The planet on the viewscreen looked desiccated and lifeless, little more than a husk of frigid rock. This would hardly be surprising – after all, many things in the galaxy are – except that Starfleet Command was under the impression that this was the homeworld of a warp-capable civilization that had recently initiated contact with the Federation.

It was a rather disconcerting sight, to say the least.

"Captain? I have to ask, are we in the right place?" First Officer Geordi La Forge's years of friendship with the captain had led to the unofficial position of first among the bridge crew to raise uncomfortable concerns.

However, the human trait of taking offense when questioned was something that Data, captain of the USS Regius, had decided long ago not to replicate. "I just checked the transmission from Starfleet again. The ship is at the precise coordinates the admiral gave me."

Geordi mentally reviewed what little he knew about the mission the Regius had been assigned, searching for something that could have led to the current situation. The only thing he came up with was that the lack of information itself was strange. "This whole mission is just… odd. You said the message they transmitted was audio-only?"

Data nodded. "Apparently so."

"I just don't get it. They wanted to introduce themselves, but without showing their faces? It's unusual, to say the least. We don't know if they're humanoid or sentient amoebas! And looking at that planet –" He shook his head. "I'd have to go with sentient amoebas."

The rest of the bridge crew chuckled, albeit nervously.

As usual, Data was the first to come up with a potential answer. "Could they be non-corporeal?"

Geordi paused, considering. "It's certainly possible – rare, but not unheard of. I guess we'll find out. Ensign Liu, scan for life signs."

"No sign of intelligent life, sir," said the ensign. "In fact, there's nothing at all – not even any primitive, single-celled organisms, let alone an entire civilization. And certainly no amoebas, for better or worse!"

Data stared at the image on the viewscreen. "Curiouser and curiouser."

"Captain?" Geordi realized that Data quoted human literature in an attempt to seem less alien to the crew he commanded, but the effect was typically the opposite.

"Lewis Carroll, from Alice in Wonderland, of course. I have been reading human children's literature, lately, since in many ways I am like a human child –"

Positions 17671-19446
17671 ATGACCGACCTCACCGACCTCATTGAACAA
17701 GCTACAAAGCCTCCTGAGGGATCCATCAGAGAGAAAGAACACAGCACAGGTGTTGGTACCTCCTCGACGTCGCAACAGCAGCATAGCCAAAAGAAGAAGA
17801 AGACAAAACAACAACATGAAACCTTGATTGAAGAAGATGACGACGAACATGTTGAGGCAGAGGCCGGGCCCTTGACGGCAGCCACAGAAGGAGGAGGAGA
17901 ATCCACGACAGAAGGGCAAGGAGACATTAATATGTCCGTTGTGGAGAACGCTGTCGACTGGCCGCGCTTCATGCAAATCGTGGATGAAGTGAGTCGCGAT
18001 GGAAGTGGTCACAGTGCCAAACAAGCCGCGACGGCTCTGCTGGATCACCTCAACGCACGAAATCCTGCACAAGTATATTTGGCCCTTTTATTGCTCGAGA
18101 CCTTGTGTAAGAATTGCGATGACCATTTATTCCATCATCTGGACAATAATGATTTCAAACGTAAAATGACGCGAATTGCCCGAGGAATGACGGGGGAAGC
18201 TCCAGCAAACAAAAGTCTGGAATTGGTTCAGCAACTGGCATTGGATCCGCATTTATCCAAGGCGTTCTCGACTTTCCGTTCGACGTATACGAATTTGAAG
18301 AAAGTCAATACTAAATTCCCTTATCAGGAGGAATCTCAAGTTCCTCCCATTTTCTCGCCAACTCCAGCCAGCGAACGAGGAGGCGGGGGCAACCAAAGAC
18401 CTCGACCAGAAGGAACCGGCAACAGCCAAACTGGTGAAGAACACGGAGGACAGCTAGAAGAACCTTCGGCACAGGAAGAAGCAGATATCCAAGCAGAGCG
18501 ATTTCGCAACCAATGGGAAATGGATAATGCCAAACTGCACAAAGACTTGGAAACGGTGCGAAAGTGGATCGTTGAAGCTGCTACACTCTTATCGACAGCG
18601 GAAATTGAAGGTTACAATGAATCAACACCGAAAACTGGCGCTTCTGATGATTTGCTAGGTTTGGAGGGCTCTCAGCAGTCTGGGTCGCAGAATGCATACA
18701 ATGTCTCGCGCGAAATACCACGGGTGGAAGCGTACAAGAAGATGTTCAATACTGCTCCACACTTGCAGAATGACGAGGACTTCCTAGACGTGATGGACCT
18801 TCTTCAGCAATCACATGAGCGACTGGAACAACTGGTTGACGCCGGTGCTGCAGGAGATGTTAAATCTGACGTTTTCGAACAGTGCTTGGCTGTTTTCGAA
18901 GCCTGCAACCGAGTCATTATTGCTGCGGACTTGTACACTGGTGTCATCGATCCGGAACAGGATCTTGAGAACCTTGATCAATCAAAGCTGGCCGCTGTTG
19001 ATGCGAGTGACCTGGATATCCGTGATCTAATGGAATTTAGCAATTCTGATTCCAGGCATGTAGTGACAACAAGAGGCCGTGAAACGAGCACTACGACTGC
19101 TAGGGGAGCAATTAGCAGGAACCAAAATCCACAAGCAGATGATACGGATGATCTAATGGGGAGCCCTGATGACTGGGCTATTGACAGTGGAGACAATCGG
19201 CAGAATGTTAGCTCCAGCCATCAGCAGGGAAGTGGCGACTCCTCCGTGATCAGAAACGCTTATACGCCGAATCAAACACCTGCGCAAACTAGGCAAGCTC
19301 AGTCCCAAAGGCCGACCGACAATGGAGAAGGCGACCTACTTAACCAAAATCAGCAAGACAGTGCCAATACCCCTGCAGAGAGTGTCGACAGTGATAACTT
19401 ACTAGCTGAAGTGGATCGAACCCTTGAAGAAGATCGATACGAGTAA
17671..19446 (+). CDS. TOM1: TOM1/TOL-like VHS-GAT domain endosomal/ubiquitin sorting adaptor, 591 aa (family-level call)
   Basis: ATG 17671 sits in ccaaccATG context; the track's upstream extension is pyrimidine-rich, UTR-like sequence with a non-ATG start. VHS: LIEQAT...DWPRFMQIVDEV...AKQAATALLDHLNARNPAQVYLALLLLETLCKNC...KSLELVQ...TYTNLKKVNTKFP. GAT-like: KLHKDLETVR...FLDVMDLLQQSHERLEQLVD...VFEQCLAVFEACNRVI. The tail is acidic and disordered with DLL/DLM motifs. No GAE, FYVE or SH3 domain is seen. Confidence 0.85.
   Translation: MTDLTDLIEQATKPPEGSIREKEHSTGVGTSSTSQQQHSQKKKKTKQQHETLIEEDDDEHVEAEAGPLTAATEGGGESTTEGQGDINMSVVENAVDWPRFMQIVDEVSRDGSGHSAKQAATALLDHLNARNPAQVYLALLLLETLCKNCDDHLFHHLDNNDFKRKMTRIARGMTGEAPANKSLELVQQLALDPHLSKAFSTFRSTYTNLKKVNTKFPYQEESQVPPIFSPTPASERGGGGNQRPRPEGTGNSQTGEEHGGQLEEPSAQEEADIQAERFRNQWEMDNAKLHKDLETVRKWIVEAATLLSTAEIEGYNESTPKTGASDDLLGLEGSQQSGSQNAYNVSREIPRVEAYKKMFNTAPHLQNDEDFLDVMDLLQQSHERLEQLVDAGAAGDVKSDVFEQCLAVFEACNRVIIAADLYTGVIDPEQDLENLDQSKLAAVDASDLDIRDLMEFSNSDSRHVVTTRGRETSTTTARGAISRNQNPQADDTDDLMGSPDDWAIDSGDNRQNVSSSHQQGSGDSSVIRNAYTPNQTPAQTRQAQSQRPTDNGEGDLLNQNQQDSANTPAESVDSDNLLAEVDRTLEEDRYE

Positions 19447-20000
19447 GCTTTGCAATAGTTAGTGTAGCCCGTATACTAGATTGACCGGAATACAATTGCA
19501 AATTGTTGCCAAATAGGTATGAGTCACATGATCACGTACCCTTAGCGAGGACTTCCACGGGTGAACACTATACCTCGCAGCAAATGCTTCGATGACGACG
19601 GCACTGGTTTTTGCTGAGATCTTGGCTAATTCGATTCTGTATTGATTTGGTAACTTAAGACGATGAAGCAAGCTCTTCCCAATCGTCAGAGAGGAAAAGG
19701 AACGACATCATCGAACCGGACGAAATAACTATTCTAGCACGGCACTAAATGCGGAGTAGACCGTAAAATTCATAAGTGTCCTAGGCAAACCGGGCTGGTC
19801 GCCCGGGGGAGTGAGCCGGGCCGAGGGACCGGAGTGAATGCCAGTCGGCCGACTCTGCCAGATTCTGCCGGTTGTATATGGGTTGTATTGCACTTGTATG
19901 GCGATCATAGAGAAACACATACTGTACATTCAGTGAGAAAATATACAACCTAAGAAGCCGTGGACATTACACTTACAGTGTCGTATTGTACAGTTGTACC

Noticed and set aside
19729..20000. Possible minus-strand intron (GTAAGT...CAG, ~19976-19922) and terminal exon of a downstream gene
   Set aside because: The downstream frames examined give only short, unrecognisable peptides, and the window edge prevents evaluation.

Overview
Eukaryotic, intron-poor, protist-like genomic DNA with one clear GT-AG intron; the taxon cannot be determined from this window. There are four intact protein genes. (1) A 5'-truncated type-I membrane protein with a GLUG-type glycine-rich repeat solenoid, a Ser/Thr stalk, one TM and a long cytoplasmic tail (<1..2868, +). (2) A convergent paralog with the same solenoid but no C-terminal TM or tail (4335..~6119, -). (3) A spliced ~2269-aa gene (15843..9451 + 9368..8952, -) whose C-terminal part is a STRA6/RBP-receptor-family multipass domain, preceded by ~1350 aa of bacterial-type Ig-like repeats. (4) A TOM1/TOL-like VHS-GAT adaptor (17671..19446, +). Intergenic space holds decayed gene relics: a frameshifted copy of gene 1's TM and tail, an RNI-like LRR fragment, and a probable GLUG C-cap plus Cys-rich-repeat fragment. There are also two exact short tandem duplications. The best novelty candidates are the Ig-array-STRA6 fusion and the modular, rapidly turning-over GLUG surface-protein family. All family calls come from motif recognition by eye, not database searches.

Oh dear. That wouldn't do at all. Geordi coughed significantly as insignificantly as he could.

Data could read his first officer better than he could most humans, but subtle social cues could be incomprehensible even when verbally expressed. Geordi coughed again. The meaning dawned on Data. "And in others like a human adult! Like a captain, in fact."

Geordi smiled. Data had come so far since when they had first met, and it was a joy to watch even when the second-hand embarrassment was a bit too much.

Data stood up and faced the viewscreen. "We might as well hail them. Onscreen, if there is anything to display."

"Channel is open, sir."

There wasn't time to reply.

"Good day." The voice had a deep, grating quality that forced itself into every corner of the bridge.

Everyone jumped – everyone except Data, that is, who noted that at some point he would have to practice the human reflex of being startled by sudden, unexpected noises.

There still wasn't any video. It was all terribly mysterious, really, but Data had been instructed to initiate first contact, and he intended to follow his orders. He had to continue, even if the only thing to respond to was a disembodied voice that sounded distinctly unfriendly.

"I am Captain Data of the USS Regius, here on behalf of the United Federation of Planets and in response to the hail you transmitted two days ago. If I may ask, to whom do I have the pleasure of speaking?"

"You may call me One, Counselor to the Tolgorth Assembly. My true name and title –" Now there was more than a hint of a sneer in the voice. "– are unpronounceable in your limited language. I have transmitted coordinates for you and your colleagues to transport to. We will speak more then. That is all."

Data had practiced for these early stages of contact until he had perfected a tone that was conversational and almost human. He was about to put more of his skills to the test – thank One, whoever or whatever he was, for the invitation – but the communication channel had already been closed.

The bridge was silent for a few long seconds as everyone stared at the each other and the viewscreen.

"Well, they're friendly." Geordi wanted to break the silence, but didn't know what to say.